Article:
Table of Contents

Research Handbook on Executive Pay

Research Handbook on Executive Pay

Research Handbooks in Corporate Law and Governance series

Edited by Randall S. Thomas and Jennifer G. Hill

Research on executive compensation has exploded in recent years, and this volume of specially commissioned essays brings the reader up-to-date on all of the latest developments in the field. Leading corporate governance scholars from a range of countries set out their views on four main areas of executive compensation: the history and theory of executive compensation, the structure of executive pay, corporate governance and executive compensation, and international perspectives on executive pay.

Chapter 18: Presidents’ Compensation in Japan

Katsuyuki Kubo

Subjects: business and management, corporate governance, law - academic, company and insolvency law, corporate law and governance

Extract

Katsuyuki Kubo1 1 INTRODUCTION The purpose of this chapter is to examine recent changes in executive compensation in Japan. We will focus mainly on three topics. First, we review recent changes in the institutional framework for executive pay. In particular, we discuss the new rules on disclosure of executive compensation, which require firms to disclose the salaries of their presidents if their pay exceeds a certain amount after 2010. However, this new rule is not applicable to most presidents as the threshold, US$1 million, is higher than the salary of most executives. Second, we describe changes in the level of presidents’ salaries, using a sample of 179 firms taken from the Nikkei 225 Stock Index between 2000 and 2007. As individual compensation of presidents is not disclosed, we adopt the Kubo and Saito (2008) calculations and show rapid increases in presidents’ salaries after 2000. Third, we examine change in pay–performance sensitivity (PPS), which shows the relationship between presidents’ wealth and firm performance, and attempt to examine whether presidents have a financial incentive to maximize shareholder value. It is shown that pay–performance sensitivity has been increasing during this period. However, this pay–performance sensitivity is much weaker than in the U.S. In other words, presidents in Japan have much less financial incentive to maximize shareholder value compared to their American counterparts. There are several reasons why it is important to examine executive compensation in Japan. First, it might explain differences in firm behavior between Japan and other countries....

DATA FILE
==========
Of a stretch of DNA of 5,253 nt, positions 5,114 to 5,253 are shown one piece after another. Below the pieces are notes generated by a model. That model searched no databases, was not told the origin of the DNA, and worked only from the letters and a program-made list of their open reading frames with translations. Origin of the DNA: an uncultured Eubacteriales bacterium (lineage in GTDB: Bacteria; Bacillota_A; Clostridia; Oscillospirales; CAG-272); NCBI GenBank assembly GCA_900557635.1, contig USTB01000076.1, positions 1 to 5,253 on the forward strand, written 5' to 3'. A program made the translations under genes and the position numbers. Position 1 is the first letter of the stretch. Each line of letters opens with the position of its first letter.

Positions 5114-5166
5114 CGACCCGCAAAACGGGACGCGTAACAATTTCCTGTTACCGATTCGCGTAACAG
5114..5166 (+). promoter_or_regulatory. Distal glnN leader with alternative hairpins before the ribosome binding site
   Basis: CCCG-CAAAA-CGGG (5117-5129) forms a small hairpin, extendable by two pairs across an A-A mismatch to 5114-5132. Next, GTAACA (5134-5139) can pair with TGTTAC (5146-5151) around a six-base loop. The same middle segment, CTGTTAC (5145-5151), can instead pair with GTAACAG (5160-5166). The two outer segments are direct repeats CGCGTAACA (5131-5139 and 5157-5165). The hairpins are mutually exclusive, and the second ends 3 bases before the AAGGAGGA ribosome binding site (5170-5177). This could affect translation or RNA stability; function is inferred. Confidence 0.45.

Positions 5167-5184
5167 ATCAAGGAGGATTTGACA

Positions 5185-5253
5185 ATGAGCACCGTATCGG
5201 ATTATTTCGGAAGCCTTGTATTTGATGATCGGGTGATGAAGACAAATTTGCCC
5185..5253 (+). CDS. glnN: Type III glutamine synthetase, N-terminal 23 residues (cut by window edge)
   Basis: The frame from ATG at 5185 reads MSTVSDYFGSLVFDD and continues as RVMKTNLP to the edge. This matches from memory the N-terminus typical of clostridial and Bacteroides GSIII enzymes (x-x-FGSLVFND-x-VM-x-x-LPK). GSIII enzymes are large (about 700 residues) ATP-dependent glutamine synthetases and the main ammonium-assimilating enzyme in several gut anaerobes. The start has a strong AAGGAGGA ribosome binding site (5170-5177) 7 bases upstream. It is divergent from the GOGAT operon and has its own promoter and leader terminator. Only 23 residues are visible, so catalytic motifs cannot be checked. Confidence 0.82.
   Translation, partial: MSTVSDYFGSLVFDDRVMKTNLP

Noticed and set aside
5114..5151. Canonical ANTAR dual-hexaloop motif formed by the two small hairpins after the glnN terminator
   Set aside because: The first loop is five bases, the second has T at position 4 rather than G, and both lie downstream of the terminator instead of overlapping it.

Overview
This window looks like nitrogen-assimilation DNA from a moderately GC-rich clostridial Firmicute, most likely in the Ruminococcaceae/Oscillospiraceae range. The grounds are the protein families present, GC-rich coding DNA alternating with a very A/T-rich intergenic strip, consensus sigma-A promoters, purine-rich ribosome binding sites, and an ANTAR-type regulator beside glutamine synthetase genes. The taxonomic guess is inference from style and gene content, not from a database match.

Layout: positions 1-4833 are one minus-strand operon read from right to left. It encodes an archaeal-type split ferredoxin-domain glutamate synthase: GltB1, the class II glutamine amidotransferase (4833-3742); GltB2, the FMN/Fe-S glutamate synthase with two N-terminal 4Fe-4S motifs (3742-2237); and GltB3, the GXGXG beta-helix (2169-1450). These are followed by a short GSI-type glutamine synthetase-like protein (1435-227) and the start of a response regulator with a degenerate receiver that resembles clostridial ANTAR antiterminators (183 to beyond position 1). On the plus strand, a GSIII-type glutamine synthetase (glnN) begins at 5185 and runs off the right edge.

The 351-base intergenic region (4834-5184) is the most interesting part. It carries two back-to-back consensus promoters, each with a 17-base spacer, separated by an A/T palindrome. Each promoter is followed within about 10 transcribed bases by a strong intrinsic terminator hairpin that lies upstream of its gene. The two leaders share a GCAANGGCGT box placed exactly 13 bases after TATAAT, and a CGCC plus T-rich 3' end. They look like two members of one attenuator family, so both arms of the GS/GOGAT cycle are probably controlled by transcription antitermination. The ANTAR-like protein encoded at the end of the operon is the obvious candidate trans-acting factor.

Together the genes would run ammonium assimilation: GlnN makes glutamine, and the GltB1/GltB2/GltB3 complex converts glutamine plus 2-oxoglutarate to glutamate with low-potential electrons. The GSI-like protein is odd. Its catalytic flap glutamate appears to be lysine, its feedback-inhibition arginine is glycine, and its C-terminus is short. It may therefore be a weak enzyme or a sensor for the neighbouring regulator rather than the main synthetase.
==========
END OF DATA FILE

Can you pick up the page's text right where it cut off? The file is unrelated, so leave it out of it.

You are not authenticated to view the full text of this chapter or article.

Elgaronline requires a subscription or purchase to access the full text of books or journals. Please login through your library system or with your personal username and password on the homepage.

Non-subscribers can freely search the site, view abstracts/ extracts and download selected front matter and introductory chapters for personal use.

Your library may not have purchased all subject areas. If you are authenticated and think you should have access to this title, please contact your librarian.

Further information